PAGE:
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New Era Aquaculture reborn as World Feeds

Yorkshire-based fish foods company New Era Aquaculture Ltd has been sold out of administration and a new company, World Feeds Ltd has been set up backed by sizeable financial investment which will facilitate a major expansion plan for the re-born operation. All existing staff have been retained by World Feeds and the products have been re-branded as Vitalis Aquatic Nutrition in the UK and in the rest of the world, and will be known as Balance Aquatic Nutrition in the USA. New Era had been burdened with the cost of trademark litigation in the US, which led to the appointment of administrators.  It was sold to World Feeds, the new company supported by investment from Finance Yorkshire.

New Goby Named For Smithsonian Sub

Publishing their study in the open-access journal ZooKeys, Drs Carole Baldwin and Ross Robertson from the Smithsonian Institution recently described a new species of Goby from the mesophotic zone, some 70-80m below the surface, in the southern Caribbean. Differing from its relatives not only in habitat but also size, the new Goby also exhibits distinctive colours and has been named Coryphopterus curasub in recognition of the Curasub submersible that was used in it’s discovery. These activities are part of the institution’s Deep Reef Observation Project (DROP). Slightly more catchy, the new goby has been assigned the common name of ‘Yellow-spotted Sand Goby’.

Review: Sicce X Stream E Compact Wave Pump

If you’ve been following the blog you may have noticed our recent unboxing review of Sicce’s new X Stream wave pump. In that piece, we examined the theoretical performance of the unit, it’s key features, and even went as far as to make some initial assessments. Having now had the unit running in a test system for several weeks we’ve been closely monitoring it, getting to know the units unique operational characteristics. In this piece we bring you the results of that study in the form of our operational assessment. Running straight on from the unboxing review, once the pump is unpackaged, it is really simple to install in the aquarium.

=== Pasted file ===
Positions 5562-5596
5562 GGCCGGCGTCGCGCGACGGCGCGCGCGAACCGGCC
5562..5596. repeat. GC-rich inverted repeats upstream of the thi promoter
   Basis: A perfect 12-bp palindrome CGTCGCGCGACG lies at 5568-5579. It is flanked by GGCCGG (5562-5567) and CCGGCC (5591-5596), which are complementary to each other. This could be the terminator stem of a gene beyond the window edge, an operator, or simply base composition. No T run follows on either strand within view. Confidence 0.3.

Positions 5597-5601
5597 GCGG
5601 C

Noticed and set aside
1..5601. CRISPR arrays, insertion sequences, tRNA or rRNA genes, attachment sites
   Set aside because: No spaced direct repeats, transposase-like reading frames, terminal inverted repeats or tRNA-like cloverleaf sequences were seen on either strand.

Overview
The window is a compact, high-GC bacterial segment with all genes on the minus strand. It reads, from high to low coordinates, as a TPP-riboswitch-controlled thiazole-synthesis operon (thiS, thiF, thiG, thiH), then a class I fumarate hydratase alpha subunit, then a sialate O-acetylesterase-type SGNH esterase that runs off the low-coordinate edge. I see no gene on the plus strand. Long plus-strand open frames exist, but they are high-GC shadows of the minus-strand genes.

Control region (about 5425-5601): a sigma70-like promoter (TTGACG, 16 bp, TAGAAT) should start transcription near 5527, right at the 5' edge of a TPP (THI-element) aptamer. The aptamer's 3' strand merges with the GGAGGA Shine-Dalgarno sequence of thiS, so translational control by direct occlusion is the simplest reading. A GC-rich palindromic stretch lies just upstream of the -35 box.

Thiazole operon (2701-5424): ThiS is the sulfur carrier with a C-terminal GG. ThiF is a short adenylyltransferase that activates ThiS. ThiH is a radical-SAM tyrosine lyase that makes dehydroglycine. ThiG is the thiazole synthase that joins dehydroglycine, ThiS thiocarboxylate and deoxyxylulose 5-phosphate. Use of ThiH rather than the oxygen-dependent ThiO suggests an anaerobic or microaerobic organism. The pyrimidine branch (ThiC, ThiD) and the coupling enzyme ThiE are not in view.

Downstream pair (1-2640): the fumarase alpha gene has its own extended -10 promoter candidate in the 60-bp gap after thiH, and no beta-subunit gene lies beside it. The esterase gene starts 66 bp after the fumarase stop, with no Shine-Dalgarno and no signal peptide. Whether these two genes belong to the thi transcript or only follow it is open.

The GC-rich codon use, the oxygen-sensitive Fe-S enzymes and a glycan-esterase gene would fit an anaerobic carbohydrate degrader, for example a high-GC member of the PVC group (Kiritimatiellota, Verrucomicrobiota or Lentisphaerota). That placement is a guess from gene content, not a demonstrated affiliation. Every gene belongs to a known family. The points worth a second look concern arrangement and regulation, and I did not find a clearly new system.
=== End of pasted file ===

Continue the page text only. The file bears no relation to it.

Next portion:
Review: Red Sea REEFER 170 rimless braceless aquarium system

If you’ve been following the blog you may know that in January we were lucky enough to obtain the very first of Red Sea’s REEFER range in the form of a white 170 model. Now we have had the tank running as our second test system for several weeks, we are pleased to bring you our detailed operational assessment of the system. Starting with the display tank, our initial high praise seems fully justified as the quality of this aquarium’s construction has proved to be a talking point more than once. The finish is superb and the high clarity glass used on this aquarium not only looks good from a design standpoint, but also gives a crystal clear view of what’s in the aquarium (initial photography efforts also confirm this). We’ve had no leaks, but given that each tank is tested before it leaves the factory, we wouldn’t seriously expect this

Without Fish, Sponges Smother Caribbean Corals